SSTI Digest

Geography: Kansas

SSTI Job Corner

Complete descriptions of these opportunities and others are available at

Governors Challenge Youth to Solve Real-world Industry Problem

Armed with professional advice from mentors in scientific fields and free access to sophisticated design and engineering software, teachers and students from Hawaii, Kansas, Minnesota, Oklahoma, Vermont and Virginia will participate in a national competition to solve a real-world engineering challenge defined by the aviation industry.
The idea behind the U.S. Department of Energy’s (DOE) Real World Design Challenge is to create a pipeline of highly qualified workers by preparing high school students for careers in science, technology, engineering and mathematics (STEM) fields based on issues facing high-tech and defense industries.
Ralph Coppola, director of Worldwide Education for Parametric Technology Corporation, said many aerospace and defense companies that work as contractors to national security agencies are concerned the U.S. is not producing enough qualified workers who must be able to work on both the defense and commercial side. A survey conducted with these companies in the Northeast found 54 percent of the workforce is 45 years or older and one-third are eligible for retirement today. At the same time, engineering degrees make up only 5 percent of the total baccalaureate population in the U.S., Coppola said.
U.S. Continues to Trail Behind in STEM Graduates
A coalition of 16 leading business organizations echoed this concern with the release of a report last month assessing three years’ progress in working toward a goal of doubling the number of students earning bachelor’s degrees in STEM fields by 2015. The report by Tapping America’s Potential indicates growing support for the group’s agenda to advance U.S. competitiveness in STEM, but shows little progress toward the goal. In fact, the number of degrees in STEM fields awarded to undergraduate students has only grown by 24,000 since 2005 – a small increase that is not on track to reach the goal of 400,000 over the next seven years, the report finds.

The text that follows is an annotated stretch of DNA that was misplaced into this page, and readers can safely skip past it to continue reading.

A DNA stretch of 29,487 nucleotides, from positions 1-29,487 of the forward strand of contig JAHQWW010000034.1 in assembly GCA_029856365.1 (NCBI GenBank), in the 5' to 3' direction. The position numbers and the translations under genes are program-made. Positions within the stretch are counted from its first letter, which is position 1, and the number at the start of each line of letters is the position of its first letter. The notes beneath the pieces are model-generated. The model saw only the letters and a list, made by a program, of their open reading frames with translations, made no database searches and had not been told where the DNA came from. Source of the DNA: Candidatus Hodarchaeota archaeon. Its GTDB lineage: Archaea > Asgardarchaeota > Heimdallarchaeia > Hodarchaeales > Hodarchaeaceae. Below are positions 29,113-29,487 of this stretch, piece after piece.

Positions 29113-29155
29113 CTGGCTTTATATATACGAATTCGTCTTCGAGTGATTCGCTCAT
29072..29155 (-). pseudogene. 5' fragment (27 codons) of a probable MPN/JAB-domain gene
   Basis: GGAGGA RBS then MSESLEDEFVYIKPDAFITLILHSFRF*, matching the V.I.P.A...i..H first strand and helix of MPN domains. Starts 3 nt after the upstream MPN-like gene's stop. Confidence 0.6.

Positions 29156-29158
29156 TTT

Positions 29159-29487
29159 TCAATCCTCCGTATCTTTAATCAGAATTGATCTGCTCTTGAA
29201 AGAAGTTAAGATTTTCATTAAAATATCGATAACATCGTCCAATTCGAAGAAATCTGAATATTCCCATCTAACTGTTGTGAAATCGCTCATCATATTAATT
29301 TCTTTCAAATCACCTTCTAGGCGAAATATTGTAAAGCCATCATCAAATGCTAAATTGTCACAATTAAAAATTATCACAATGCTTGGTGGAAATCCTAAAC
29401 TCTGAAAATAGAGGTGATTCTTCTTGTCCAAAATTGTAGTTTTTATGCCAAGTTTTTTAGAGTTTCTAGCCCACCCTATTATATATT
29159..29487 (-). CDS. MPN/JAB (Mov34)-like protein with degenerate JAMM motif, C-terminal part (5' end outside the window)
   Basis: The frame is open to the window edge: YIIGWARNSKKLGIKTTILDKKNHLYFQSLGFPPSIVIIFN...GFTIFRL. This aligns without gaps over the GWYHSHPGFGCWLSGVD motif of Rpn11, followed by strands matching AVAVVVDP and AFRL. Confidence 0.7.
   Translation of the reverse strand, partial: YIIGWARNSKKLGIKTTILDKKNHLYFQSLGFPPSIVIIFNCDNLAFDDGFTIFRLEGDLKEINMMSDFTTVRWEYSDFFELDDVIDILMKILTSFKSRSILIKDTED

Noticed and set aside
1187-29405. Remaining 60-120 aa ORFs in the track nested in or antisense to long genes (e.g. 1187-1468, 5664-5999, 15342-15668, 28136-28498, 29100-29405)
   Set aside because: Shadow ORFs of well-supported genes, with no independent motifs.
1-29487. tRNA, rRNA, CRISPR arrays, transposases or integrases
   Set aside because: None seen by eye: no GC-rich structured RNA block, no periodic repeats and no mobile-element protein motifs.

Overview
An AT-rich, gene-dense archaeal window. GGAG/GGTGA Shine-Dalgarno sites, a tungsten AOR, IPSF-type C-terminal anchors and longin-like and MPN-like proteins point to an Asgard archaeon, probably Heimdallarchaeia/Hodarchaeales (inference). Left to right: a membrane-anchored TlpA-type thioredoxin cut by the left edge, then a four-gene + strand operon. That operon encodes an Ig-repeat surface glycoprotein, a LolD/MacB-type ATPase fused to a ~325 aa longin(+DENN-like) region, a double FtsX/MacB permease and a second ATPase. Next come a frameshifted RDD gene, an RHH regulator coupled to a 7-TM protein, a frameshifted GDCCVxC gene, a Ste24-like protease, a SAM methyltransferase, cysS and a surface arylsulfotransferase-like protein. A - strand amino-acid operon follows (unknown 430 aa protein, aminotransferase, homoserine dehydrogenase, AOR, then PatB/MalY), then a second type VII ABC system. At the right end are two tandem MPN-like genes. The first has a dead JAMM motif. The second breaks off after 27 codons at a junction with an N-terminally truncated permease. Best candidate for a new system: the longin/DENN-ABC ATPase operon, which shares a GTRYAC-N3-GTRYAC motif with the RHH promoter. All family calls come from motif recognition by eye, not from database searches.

The Real World Design Challenge hopes to reverse this trend by providing high school students with the background and framework for competing more effectively in the global economy. In designing the program, aerospace and defense companies voiced a need for employees having seven to
10 years of experience and the necessary education and skills. Recognizing that this requirement would add another decade to the pipeline, program administrators suggested integrating the real-world experience at the K-12 and undergraduate level.